John Kasich recently cited the need to examine closely the roughly $7.5 billion a year the state gives out in tax credits, exemptions, deductions and exclusions. Now the governor has impressive support from public policy groups reflecting a wide range on the ideological scale. They have seized the moment to reiterate their shared interest in achieving a long-overdue evaluation of the array of state tax expenditures.
The governor and his team are working on a package of tax reforms, to be introduced as part of budget deliberations next year. Kasich has made no secret of his goal to find money to lower further state income tax rates, this despite drastic cuts to schools and local governments.
The three policy groups, the Buckeye Institute for Public Policy Solutions, the Center for Community Solutions and the Greater Ohio Policy Center, acknowledge their differences on how to raise and allocate resources, but they are united on the need to bring an end to ineffective, outdated or counterproductive tax expenditures. Some date back to the 1930s; meanwhile, the legislature continues to enact new ones.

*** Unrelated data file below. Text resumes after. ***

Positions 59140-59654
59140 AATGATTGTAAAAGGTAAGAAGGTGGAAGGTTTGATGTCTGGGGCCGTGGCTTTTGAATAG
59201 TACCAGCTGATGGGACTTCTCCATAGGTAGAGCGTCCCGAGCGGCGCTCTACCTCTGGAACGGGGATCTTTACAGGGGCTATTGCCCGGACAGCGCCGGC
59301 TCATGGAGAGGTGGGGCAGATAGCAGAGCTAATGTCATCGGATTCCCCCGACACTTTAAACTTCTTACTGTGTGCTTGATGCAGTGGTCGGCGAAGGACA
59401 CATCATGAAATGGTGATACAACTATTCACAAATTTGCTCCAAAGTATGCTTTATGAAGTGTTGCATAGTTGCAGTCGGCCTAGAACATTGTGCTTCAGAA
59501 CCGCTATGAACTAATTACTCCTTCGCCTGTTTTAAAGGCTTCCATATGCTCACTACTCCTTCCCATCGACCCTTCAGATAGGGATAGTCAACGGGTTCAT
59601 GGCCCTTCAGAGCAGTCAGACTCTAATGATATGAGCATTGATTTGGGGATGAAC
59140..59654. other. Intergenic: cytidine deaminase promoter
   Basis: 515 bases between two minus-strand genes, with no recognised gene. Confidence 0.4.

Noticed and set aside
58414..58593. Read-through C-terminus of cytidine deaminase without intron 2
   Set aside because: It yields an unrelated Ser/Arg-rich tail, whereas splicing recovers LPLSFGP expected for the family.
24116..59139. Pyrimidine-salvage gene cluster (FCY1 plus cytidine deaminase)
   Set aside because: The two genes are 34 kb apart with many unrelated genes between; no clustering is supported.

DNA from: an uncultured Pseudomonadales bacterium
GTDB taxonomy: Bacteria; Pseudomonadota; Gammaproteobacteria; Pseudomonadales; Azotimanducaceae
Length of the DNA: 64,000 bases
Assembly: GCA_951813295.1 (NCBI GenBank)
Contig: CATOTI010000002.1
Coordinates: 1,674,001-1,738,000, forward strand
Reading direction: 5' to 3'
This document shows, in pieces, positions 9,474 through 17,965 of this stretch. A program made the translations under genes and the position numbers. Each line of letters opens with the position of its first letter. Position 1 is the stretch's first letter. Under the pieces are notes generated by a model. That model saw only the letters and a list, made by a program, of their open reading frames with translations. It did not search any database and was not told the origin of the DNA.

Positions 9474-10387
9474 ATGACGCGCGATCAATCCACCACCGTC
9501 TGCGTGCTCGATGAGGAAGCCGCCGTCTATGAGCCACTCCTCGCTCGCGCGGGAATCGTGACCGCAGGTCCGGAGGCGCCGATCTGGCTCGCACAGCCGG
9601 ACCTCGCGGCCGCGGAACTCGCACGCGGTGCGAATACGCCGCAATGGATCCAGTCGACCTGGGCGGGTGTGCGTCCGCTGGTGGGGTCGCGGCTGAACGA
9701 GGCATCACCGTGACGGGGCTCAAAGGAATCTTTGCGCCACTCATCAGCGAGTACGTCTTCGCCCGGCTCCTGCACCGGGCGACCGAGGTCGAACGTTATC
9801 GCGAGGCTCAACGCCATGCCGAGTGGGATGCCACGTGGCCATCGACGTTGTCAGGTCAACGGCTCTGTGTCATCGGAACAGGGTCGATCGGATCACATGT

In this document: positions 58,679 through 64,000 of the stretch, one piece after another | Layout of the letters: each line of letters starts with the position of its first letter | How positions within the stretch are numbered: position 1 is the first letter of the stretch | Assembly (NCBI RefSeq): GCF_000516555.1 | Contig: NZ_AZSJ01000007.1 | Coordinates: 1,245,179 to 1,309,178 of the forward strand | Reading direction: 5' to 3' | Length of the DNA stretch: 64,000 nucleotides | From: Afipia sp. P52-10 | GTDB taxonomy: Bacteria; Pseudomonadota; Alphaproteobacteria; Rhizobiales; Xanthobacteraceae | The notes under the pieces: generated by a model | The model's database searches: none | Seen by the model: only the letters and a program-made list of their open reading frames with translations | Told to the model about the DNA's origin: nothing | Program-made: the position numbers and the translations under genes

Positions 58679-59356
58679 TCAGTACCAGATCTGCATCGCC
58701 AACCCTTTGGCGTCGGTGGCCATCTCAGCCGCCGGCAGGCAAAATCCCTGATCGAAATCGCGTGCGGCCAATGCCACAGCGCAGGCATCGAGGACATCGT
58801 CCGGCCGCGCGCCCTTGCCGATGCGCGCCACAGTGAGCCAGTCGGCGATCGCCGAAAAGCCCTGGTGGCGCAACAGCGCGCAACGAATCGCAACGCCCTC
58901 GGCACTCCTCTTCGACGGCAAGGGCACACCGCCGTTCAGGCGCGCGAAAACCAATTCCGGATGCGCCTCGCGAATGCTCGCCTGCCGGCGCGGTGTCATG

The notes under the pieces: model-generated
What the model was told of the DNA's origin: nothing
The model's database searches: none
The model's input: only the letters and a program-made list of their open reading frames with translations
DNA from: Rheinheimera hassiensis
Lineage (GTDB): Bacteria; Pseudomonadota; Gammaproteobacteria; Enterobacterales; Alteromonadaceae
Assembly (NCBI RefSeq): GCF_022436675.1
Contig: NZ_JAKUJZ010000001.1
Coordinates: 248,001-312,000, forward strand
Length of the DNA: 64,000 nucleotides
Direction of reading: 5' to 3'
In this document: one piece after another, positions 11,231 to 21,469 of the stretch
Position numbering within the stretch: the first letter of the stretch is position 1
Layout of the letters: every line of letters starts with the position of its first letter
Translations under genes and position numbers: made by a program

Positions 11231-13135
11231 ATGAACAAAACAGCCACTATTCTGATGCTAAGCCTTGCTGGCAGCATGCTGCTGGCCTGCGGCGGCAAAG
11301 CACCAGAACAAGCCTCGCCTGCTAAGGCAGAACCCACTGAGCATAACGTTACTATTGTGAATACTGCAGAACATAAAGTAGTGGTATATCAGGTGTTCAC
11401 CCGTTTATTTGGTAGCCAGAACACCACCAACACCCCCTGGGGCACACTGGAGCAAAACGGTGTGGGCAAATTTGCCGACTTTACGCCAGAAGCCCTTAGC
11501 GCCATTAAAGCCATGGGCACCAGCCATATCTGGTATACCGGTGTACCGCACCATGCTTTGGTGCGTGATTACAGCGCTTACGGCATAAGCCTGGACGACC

The groups have proposed a most worthy way to accomplish the goal, urging action before the beginning of the next budget cycle. During deliberations on the current budget, they targeted some tax breaks for oblivion. What the think tanks have in mind after that is attaching sunset provisions that would subject the rest to regular scrutiny, delving into the costs and benefits, the kind of analysis now sadly lacking.
Another recommendation is the creation of a Joint House-Senate Tax Expenditure Review Committee, which would make the cost-benefit assessments. Those that fail to prove their worth would be discontinued; others could be extended by a majority vote of the legislature.
Both the House and Senate already have taken tentative steps in this direction. After the election, it is time to begin taking action, putting an end to any further tax expenditures, then setting in motion a plan that captures the essential elements of the policy groups’ recommendations, bringing regular public scrutiny to billions in forgone tax dollars, based on a careful examination of what the tax expenditures really accomplish.